You should be using PowerShell classes

You should be using PowerShell classesLeveraging classes while keeping code functionalChristopher KuechBlockedUnblockFollowFollowingApr 14Before you continue, learn the basic semantics of using and defining classes: About ClassesLanguages like Java and C# force developers to organize their code in methods within classes, while languages like PowerShell encourage developers to organize their code in functions within modules.

Instead of using classes for organizing code, we will use classes to amplify our functional code, providing typing and defensive programming to our code without sacrificing our functional programming flow.

No more surprisesPowerShell has powerful but sometimes unintuitive programming features that can cause headaches for new users.

PowerShell classes follow rules more familiar to programmers from conventional programming languages and can help avoid headaches.

Equivalent implementations of a trivial function using static method vs a functionSimplified inputsPowerShell functions are extremely powerful.

With a few lines of parameter attributes, you can have a full featured interface for your function.

These interfaces are great for user-facing functions, but this user-facing presentation logic should not be kept with our core implementation logic.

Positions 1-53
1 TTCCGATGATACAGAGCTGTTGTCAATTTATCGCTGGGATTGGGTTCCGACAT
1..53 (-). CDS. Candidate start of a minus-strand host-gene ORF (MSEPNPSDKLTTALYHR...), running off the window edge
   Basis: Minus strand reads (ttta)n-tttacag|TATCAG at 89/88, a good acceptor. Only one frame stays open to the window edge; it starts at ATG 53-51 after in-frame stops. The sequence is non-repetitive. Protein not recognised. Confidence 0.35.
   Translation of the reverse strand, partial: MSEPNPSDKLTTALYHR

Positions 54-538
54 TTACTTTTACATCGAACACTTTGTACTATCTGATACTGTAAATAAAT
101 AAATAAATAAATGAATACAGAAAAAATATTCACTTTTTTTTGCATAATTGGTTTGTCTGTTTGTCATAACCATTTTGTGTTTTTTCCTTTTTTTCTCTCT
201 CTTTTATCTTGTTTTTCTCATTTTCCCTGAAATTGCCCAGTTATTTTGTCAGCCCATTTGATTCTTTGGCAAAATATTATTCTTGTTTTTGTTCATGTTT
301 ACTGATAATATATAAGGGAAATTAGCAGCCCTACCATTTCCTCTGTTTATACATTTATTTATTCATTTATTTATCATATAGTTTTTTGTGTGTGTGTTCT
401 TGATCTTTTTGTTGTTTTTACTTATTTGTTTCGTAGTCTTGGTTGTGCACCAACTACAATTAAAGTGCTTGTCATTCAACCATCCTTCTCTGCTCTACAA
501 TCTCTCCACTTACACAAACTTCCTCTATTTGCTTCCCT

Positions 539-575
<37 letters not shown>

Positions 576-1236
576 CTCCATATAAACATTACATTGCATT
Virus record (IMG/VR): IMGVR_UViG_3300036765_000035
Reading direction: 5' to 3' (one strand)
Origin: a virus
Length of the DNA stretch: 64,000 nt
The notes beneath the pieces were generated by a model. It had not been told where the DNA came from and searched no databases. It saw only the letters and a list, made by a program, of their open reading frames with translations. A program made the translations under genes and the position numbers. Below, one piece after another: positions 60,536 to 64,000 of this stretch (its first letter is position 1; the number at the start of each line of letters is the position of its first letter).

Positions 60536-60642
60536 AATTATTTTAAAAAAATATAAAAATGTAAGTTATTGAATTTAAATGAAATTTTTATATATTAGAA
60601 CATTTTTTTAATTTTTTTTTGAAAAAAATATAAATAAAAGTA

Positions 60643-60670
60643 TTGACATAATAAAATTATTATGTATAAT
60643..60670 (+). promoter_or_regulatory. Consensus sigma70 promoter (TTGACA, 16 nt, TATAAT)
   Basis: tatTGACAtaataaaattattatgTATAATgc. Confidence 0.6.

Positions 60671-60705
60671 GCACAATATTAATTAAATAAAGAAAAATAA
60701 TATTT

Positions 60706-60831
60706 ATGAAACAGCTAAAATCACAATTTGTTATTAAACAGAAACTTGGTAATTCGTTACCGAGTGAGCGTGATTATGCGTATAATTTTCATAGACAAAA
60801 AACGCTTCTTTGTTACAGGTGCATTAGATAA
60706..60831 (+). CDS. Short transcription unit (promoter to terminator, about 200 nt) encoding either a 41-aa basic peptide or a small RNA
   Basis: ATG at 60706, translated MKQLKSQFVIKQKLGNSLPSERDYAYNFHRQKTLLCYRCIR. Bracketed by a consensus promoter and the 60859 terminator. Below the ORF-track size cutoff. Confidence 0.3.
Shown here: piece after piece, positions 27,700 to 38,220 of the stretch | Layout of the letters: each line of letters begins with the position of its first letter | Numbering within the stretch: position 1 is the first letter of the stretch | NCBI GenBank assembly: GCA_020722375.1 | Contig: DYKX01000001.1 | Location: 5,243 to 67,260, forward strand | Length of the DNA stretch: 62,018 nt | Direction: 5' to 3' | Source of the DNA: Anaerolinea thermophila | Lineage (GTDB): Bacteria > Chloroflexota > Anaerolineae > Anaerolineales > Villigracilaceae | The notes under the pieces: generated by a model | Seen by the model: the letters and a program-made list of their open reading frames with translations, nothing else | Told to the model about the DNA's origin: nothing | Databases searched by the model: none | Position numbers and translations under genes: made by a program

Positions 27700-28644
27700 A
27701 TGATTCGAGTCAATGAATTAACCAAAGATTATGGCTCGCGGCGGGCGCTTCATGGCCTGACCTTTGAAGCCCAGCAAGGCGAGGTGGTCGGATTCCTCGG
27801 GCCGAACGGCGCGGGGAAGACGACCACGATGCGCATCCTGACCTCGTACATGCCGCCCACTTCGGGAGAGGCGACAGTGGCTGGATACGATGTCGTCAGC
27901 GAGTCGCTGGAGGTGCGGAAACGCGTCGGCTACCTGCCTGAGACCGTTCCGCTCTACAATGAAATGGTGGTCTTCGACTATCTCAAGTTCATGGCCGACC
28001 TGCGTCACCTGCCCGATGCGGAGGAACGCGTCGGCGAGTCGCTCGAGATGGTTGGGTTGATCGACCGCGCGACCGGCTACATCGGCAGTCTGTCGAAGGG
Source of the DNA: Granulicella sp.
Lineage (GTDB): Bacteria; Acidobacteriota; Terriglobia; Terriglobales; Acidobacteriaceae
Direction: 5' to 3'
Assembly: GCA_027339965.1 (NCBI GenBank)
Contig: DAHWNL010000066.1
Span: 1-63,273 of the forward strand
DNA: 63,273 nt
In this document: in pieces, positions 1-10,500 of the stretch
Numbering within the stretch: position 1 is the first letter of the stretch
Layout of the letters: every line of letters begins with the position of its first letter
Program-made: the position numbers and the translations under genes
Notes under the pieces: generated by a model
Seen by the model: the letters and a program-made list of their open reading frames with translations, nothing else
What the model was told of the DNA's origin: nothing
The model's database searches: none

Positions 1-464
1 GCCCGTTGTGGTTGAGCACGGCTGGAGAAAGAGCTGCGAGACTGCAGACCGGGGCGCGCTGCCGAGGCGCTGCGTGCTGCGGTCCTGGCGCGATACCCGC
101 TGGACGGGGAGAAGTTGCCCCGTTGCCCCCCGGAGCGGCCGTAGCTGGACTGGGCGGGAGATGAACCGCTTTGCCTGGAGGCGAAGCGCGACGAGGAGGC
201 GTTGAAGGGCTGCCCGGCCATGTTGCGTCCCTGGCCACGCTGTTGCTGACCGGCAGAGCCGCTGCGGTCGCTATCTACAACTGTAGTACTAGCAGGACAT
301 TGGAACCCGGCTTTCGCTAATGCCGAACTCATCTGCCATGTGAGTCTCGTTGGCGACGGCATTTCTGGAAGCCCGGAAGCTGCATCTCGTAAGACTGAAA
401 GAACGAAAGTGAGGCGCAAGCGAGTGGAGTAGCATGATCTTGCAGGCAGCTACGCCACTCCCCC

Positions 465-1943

Method inputs are much simpler, with each parameter being mandatory by default, and can therefore keep internal business logic simple.

By isolating business logic, you can implement unit tests around only your core business logic and lean on the declarative parameter validation for code hygiene on your presentational cmdlets.

Simplified outputsOne of the biggest surprises for people learning PowerShell is that return statements aren’t the only statements that output a value from the function — every non-void expression writes a value to the output.

In methods, only return statements output a value, making them easier to test, debug, and comprehend.

Methods also support simple return type declaration in the method headers, ensuring your function always returns the type you expect (or throws a type error).

Casting magicCasting is one of the most powerful features in PowerShell.

When you cast a value, you can trigger abstracted initialization and validation code in your application.

For example, just casting a string with [xml] will trigger code to parse the string into a complete xml tree.

We can leverage classes to implement the same features in our own code.

To learn more about validation attributes, read Defensive PowerShell.

Casting hashtablesIf you don’t have a constructor, you can cast hashtables to your class type without any modification to your class.

Be sure to add validation attributes to fully leverage this pattern.

We can also use custom types for the type of our class properties, to trigger even more validation and initialization logic.

Casting also enables cleaner output.

Compare the output from an array of Cluster hashtables piped to Format-Table, versus casting those hashtables to [Cluster] before for piping to Format-Table.

The properties are always listed in the order they are defined on the class.

Be sure to include the hidden keyword before any properties that should not be visible when outputting the table.